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Tax Day Will Be Here Before You Know It

Tax Day is April 18th this year, due to the Emancipation Day holiday in Washington D.C. on the 15th. This is a good time of year to review your finances and think about your long-term tax strategy. Tax Day will be here before you know it, so know these important tax terms and start thinking about how you’ll work to lower your tax bill.

Tax Credits

A tax credit is a dollar-for-dollar benefit. It’s an amount that taxpayers can subtract directly from their tax bill. Some examples are the child tax credit and the earned income tax credit for low-to-moderate-income taxpayers.[1]

Tax Deduction

While a tax credit can decrease your tax bill, a tax deduction decreases your taxable income. For instance, a tax deduction is worth your highest marginal tax bracket, for instance, 28 cents on the dollar if you are in that marginal tax bracket. So, if you spent $100 on a tax-deductible item, you would get $28 back. Some common deductions for taxpayers who itemize are the charitable donation deduction, the mortgage interest deduction, and the home office deduction.[2]

Tax Deferral

Tax deferrals are what you see with a 401(k) or IRA, where you pay taxes at a later date. While deferring your taxes can be helpful, it can also potentially mean a big tax bill later on. For example, starting at age 72, you will most likely have to start taking Required Minimum Distributions (RMDs) from your tax-deferred retirement accounts,[3] which could mean a bigger tax burden.

Why You Need a Tax Minimization Plan in Retirement 

Don’t forget about your tax bill – taxes could be one of your biggest expenses in retirement, even if you’re not earning a paycheck. Depending on your income, everything from your Social Security benefit to your investment gains to your retirement account distributions can be taxed. Have a plan for minimizing your tax burden in retirement, especially if you have a tax-deferred retirement account. There may be strategies you could use, like converting part or all of your traditional retirement account to a Roth IRA, bunching your itemized deduction, and using potentially tax-free life insurance proceeds. The right strategy depends on your unique situation, income, and assets, so there’s no simple one-size-fits-all solution.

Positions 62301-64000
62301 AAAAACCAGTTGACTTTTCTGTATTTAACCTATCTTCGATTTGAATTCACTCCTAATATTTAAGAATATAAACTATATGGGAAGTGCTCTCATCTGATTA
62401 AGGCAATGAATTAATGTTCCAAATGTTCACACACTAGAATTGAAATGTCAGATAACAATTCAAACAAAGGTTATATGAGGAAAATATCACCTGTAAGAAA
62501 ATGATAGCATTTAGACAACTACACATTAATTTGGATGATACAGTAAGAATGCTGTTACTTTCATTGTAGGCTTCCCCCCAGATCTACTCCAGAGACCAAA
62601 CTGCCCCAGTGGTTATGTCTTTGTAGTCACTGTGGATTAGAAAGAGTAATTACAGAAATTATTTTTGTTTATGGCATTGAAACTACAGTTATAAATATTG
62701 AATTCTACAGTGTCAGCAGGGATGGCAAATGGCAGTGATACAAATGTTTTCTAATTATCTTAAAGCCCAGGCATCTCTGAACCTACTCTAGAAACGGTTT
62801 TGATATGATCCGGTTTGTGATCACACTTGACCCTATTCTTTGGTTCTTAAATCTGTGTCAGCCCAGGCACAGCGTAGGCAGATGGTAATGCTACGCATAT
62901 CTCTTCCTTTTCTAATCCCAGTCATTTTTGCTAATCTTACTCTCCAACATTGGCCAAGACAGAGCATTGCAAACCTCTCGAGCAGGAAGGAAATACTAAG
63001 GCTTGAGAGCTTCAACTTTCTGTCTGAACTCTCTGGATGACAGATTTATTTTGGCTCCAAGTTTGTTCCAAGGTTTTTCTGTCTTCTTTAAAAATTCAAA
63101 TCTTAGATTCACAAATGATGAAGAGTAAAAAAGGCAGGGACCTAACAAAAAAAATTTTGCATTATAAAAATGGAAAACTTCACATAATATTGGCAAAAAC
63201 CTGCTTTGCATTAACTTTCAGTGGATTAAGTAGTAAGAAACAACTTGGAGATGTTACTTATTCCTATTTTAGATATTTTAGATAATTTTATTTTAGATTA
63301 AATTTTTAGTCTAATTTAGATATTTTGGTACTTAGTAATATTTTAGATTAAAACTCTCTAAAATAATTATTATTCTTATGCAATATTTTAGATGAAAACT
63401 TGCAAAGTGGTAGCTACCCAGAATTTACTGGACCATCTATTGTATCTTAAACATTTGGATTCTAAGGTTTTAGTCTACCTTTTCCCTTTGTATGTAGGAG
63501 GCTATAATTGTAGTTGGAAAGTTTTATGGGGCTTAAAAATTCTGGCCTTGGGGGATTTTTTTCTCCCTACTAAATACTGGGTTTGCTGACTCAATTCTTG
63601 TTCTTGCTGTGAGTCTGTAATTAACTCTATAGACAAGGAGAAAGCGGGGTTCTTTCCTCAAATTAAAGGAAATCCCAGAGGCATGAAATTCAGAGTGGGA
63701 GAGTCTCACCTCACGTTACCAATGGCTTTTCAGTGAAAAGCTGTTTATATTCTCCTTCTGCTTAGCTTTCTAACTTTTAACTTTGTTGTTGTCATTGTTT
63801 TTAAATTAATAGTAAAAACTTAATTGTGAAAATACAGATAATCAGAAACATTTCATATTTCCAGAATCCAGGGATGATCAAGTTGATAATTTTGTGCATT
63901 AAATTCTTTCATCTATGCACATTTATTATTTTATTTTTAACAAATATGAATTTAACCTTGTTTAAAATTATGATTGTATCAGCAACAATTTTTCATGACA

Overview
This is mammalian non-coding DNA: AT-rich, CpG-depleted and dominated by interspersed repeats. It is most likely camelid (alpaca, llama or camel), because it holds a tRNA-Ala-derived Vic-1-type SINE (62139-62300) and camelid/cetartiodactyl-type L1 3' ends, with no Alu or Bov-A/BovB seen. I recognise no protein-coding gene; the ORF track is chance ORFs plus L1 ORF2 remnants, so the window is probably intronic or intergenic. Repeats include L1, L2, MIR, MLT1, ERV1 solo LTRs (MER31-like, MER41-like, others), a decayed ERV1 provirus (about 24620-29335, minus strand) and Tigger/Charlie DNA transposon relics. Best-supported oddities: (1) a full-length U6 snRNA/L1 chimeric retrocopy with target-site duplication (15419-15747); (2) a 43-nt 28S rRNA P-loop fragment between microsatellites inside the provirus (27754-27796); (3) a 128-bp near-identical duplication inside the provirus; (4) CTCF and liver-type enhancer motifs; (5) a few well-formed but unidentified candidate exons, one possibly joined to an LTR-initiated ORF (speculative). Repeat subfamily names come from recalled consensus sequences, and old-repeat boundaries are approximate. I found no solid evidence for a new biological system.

We can help you create a plan tailored specifically to you. Click here to schedule your complimentary financial info session where you can learn about us, and we can learn about you. Everyone has a different vision for their retirement, different income levels to support it, and everyone has unique tax situations. At Moore’s Wealth Management, we can help you create a tax minimization strategy as part of your overall retirement plan.

[1] https://www.investopedia.com/terms/t/taxcredit.asp
[2] https://www.nerdwallet.com/article/taxes/tax-deductions-tax-breaks
[3] https://www.irs.gov/retirement-plans/plan-participant-employee/retirement-topics-required-minimum-distributions-rmds


This material is provided as a courtesy and for educational purposes only.  Please consult your investment professional, legal or tax advisor for specific information pertaining to your situation.  Investing involves risk, including the loss of principal.

The tax information contained herein is general and is not exhaustive by nature.  Federal and state laws are complex and constantly changing.  You should always consult your own legal or tax professional for information concerning your individual situation. 

Advisory Services Network, LLC does not provide tax advice.  The tax information contained herein is general and is not exhaustive by nature.  Federal and state laws are complex and constantly changing.  You should always consult your own legal or tax professional for information concerning your individual situation.